Tue, 13 Jul 2010
Apropos of the recent NHS White paper (CMS geeks check the URL) I was thinking about choice. Mostly I wonder about how much people actually want choice in their healthcare and if it does any good.
So I did something I've never done before and read the white paper. It's fairly clear, not too long and reasonably free of jargon which was a pleasant surprise. It also answered some of my questions in that it says in footnote 22 that
The 2009 British Social Attitudes Survey shows that over 95% of people think that there should be at least some choice over which hospital a patient attends and what kind of treatment they receive
Sadly the 2009 British Social Attitudes Survey appears not to be online and I can't find the same question in the 2008 edition. That may just be me not being able to navigate the rather old school website.
It also pointed at a few papers that show positive results for patient outcomes when the patient is involved in choosing their care. Impressively in section 2.3 we have one footnoted study which says in the abstract that "Patient-centeredness was associated with better outcomes and higher cost" followed shortly afterwards by the claim that involving patients in their care "can also bring significant reductions in cost, as highlighted in the Wanless Report". I point this out more as evidence that anything involving healthcare is complex and likely to involve conflicting evidence. There's clearly some evidence for the notion that choice can be a good thing though. I'm not even close to being well versed enough in such matters to know how to reach a conclusion if there's more evidence for or against though. Probably I should read the Wanless report but one government document a day is my limit.
Still, it seems there is some indication that people want choice and that is might be a good thing. It's certainly reasonably hard to argue against the notion that providing people with information about their care and getting them involved is a bad thing.
Of course the issue with choice is that it's pretty useless unless you understand the choice you are making. In order to get round this there's a reasonably chunk of the paper which talks about providing more information to people so they can make an informed choice - see section 2.10. The problem I see here is that with these kind of statistics it's all going to be about the context and educating people about what they mean and how to use them. Outcomes from medical treatments are dependant on a huge range of factors not all of which are going to be under the control of those administering the treatment and unless these are factored out or minimised in the statistics it's likely to be hard for the lay person to make meaningful comparisons.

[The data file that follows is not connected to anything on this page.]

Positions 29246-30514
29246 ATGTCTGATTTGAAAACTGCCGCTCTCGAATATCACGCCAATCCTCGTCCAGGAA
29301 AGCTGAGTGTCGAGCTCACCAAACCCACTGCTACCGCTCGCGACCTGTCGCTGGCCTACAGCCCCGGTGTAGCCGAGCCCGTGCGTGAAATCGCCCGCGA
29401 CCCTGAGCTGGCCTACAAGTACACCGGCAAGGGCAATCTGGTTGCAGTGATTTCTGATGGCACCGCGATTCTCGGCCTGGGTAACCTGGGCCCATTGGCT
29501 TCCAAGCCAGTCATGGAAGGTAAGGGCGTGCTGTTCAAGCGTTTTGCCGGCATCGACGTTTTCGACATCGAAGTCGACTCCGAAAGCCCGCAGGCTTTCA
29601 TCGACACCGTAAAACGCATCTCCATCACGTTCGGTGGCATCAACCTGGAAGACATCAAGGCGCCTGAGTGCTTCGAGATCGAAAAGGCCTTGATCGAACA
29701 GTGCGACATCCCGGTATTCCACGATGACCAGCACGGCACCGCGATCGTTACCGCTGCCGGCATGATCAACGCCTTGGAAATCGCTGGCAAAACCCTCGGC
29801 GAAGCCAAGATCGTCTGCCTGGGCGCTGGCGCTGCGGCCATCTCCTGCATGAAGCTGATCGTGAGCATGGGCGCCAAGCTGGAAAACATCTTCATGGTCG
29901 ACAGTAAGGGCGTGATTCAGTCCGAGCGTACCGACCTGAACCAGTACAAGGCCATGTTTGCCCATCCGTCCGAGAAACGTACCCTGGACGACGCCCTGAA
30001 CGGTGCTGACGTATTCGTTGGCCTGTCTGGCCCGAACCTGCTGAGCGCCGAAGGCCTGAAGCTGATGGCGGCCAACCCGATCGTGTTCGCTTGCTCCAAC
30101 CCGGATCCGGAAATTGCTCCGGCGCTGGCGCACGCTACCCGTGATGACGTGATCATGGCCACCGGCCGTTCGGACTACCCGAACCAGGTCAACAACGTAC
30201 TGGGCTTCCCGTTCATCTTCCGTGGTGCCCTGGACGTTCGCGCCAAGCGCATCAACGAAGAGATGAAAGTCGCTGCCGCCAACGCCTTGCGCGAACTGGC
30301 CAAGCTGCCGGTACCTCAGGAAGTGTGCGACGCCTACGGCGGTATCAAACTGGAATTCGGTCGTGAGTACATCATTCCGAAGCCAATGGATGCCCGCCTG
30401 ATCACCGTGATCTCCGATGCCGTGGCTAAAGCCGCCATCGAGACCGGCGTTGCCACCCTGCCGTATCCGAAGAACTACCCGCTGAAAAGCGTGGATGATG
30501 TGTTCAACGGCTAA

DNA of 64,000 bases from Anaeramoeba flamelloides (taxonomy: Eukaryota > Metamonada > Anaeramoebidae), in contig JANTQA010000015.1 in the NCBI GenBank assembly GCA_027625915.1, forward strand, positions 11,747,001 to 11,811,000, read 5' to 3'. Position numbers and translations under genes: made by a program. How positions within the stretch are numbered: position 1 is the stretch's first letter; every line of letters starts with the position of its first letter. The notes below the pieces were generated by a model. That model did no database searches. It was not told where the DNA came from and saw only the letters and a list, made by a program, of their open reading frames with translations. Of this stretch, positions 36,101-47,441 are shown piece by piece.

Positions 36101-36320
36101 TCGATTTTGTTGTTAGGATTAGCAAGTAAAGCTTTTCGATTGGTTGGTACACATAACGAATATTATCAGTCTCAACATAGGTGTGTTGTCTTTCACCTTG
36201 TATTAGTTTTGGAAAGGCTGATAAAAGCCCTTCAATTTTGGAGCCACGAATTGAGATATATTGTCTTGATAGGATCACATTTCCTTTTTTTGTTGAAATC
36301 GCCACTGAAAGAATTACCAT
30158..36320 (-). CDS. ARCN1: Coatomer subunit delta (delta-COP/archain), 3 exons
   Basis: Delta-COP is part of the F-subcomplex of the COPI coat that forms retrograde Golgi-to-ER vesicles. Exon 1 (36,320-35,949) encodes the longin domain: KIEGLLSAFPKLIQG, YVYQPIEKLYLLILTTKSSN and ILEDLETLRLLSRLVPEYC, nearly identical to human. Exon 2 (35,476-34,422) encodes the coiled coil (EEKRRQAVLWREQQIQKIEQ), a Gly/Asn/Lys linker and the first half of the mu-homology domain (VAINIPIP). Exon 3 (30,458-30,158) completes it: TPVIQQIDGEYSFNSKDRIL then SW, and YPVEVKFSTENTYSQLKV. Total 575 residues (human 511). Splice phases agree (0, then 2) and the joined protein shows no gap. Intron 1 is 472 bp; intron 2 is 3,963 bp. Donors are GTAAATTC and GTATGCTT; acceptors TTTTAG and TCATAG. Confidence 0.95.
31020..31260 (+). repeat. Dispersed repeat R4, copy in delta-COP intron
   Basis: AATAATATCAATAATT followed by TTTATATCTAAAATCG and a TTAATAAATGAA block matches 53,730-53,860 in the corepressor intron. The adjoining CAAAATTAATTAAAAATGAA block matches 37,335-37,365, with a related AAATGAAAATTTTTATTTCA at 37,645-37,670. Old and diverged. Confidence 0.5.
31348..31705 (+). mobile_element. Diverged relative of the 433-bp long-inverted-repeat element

Of course as one of the main changes in the white paper is that GPs will be doing the commissioning it's likely to be the GPs that are explaining the choices and hence the stats so that should help. I do wonder about the burden this places on the GPs to research and understand all of this. I can see that for routine treatments this works well but given the increasing specialisation of modern medicine it seems less tenable for more complex conditions. It makes me wonder how well choice will work in these cases.
Two things are a bit unclear to me about this though. The first is how this helps in areas with only one feasible provider. A core notion in the white paper is that choice will mean that the good/efficient providers will be picked and hence will get paid and the rest will be forced into improving in order to win business. If there is only one provider in an area how does this work? ( Also, to improve you need to invest so where does money for that investment come from? )
The second aspect that's unclear is how this effects scheduling and resourcing. Surely the more popular providers will become over-subscribed?
It's the notion of setting up hospitals and doctors in competition with each other for business that disturbs me most about this. Surely you want them to work together to improve care everywhere?
posted at: 00:23 #